In a paper from PLoS Genetics earlier this month, Laurent Duret and Peter F. Arndt did a genome wide analysis of the correlation between recombination rate and substitution rate (and bias).
The Impact of Recombination on Nucleotide Substitutions in the Human Genome
Duret, L., Arndt, P.F. PLoS Genetics, 4(5) 2008
Unraveling the evolutionary forces responsible for variations of neutral substitution patterns among taxa or along genomes is a major issue for detecting selection within sequences. Mammalian genomes show large-scale regional variations of GC-content (the isochores), but the substitution processes at the origin of this structure are poorly understood. We analyzed the pattern of neutral substitutions in 1 Gb of primate non-coding regions. We show that the GC-content toward which sequences are evolving is strongly negatively correlated to the distance to telomeres and positively correlated to the rate of crossovers (R2 = 47%). This demonstrates that recombination has a major impact on substitution patterns in human, driving the evolution of GC-content. The evolution of GC-content correlates much more strongly with male than with female crossover rate, which rules out selectionist models for the evolution of isochores. This effect of recombination is most probably a consequence of the neutral process of biased gene conversion (BGC) occurring within recombination hotspots. We show that the predictions of this model fit very well with the observed substitution patterns in the human genome. This model notably explains the positive correlation between substitution rate and recombination rate. Theoretical calculations indicate that variations in population size or density in recombination hotspots can have a very strong impact on the evolution of base composition. Furthermore, recombination hotspots can create strong substitution hotspots. This molecular drive affects both coding and non-coding regions. We therefore conclude that along with mutation, selection and drift, BGC is one of the major factors driving genome evolution. Our results also shed light on variations in the rate of crossover relative to non-crossover events, along chromosomes and according to sex, and also on the conservation of hotspot density between human and chimp.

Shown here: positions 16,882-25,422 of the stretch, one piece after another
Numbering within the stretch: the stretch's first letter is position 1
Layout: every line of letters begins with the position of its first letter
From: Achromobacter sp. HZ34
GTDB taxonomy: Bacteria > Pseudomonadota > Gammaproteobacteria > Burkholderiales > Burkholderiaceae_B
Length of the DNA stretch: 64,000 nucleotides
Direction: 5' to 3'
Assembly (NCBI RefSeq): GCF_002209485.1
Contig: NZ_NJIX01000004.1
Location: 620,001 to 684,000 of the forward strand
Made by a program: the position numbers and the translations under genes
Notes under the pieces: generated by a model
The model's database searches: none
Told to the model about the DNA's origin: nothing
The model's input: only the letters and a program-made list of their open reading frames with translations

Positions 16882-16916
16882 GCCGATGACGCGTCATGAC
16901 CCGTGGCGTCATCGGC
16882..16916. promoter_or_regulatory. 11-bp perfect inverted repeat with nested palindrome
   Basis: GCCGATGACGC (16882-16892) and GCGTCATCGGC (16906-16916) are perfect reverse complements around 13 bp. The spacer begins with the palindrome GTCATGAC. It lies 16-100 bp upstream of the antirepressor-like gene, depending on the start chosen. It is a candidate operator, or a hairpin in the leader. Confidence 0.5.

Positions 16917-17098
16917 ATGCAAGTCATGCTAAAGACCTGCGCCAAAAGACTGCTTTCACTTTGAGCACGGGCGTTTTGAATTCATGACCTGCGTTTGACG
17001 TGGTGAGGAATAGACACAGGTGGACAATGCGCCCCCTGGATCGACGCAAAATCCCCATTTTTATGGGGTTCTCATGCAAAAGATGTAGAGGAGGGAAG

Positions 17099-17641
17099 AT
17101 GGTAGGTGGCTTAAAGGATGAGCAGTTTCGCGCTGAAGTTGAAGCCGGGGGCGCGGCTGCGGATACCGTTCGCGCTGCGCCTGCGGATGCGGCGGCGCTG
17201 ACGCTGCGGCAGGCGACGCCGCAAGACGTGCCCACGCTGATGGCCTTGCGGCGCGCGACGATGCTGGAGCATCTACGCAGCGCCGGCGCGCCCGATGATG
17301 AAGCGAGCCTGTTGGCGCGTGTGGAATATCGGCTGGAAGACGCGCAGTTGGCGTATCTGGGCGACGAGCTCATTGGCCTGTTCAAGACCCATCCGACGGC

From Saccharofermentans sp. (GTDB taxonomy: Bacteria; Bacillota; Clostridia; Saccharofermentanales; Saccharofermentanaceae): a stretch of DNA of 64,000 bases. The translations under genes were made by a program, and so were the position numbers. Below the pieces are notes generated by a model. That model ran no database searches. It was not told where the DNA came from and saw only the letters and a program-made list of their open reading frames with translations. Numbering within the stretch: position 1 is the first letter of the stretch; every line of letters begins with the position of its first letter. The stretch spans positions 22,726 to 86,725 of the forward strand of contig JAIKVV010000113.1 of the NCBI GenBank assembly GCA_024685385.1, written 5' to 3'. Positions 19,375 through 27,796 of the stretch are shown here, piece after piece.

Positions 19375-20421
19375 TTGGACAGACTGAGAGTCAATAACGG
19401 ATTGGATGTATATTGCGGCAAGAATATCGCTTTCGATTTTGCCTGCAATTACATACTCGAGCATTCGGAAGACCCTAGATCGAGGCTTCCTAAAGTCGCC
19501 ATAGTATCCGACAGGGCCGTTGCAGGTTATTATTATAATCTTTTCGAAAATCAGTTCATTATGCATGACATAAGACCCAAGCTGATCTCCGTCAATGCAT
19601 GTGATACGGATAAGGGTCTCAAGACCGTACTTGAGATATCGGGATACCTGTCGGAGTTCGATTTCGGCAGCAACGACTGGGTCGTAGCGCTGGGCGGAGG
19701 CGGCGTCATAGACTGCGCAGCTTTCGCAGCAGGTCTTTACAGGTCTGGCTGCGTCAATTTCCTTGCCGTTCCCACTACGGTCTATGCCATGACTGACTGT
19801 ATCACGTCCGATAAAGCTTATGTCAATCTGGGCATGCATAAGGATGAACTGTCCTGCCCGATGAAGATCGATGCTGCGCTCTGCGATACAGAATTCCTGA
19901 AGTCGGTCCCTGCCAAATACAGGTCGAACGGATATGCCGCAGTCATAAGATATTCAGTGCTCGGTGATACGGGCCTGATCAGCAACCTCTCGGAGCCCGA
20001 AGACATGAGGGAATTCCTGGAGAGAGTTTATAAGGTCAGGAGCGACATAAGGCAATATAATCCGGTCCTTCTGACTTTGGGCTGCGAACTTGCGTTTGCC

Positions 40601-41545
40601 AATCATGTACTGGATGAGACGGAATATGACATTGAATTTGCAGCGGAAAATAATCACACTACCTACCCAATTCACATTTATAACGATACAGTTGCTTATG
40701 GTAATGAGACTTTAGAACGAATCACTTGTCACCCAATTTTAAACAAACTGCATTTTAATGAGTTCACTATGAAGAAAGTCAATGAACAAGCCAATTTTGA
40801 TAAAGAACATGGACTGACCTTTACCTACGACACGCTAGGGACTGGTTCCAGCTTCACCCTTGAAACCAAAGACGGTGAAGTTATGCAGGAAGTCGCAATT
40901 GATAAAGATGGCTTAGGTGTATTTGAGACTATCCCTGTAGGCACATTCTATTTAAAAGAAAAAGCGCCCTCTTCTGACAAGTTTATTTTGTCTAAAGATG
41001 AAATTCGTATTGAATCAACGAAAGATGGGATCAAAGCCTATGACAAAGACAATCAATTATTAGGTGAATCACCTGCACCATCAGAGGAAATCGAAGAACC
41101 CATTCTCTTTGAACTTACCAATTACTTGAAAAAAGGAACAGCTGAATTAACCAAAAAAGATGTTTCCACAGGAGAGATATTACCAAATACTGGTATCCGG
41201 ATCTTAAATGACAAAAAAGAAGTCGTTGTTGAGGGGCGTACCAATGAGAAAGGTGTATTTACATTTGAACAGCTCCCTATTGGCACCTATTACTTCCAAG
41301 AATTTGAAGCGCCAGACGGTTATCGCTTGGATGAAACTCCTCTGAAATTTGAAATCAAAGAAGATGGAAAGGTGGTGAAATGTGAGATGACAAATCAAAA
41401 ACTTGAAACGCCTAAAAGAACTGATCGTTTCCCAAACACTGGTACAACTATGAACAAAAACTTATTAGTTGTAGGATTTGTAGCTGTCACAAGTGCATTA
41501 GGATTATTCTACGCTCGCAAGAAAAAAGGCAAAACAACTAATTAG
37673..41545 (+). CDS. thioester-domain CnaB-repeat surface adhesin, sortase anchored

The main point of this paper is the evolution of the GC content of the human genome, that varies significantly in various regions of the genome -- the so-called isochore structure.
The evolution of isochores
The content of GC nucleotides vary along the genome, with some regions having very high fractions of GC and some having very low, and this variation is not what we would expect the sequence to look like if the entire genome was evolving under the same neutral process.
Why the genome has this structure has been debated (at time heated debates) the last two decades. Different explanations have been suggested, including:
- The mutation rate is biased and varies along the genome.
- Selection prefers high GC content in some regions and not in others.
- Gene conversion is biased, preferring to replace AT alleles with GC alleles.
where the later is a theory developed, among others, by the authors of this new paper.
Biased mutation rates is of course a possibility, but doesn't explain the correlation with the recombination rate, unless the latter is mutagenic or causes this bias.
Selection is the explanation of Bernardi, the discoverer of the isochore structure.
Biased gene conversion is a neutral process that looks a lot like selection. The idea is as follows: there is no particular need for a bias in the mutation process -- the AT to GC and GC to AT substitutions are not necessarily occurring at different rates in GC rich and GC poor regions -- but once a polymorphism exists, gene-conversion between a GC allele and an AT allele will replace the AT allele with the GC allele more often than the other way around.
A consequence of this is, that although the mutation rate might not vary along the genome, the substitution rate will, and this substitution rate will be correlated with the recombination rate.
Eyre-Walker and Hurst (2001) gives more details on the three theories above.
The case for biased gene conversion
In the PLoS Genetics paper they argue for the biased gene conversion explanation (not surprisingly), and reasonably convincingly, in my opinion, but I am not an expert...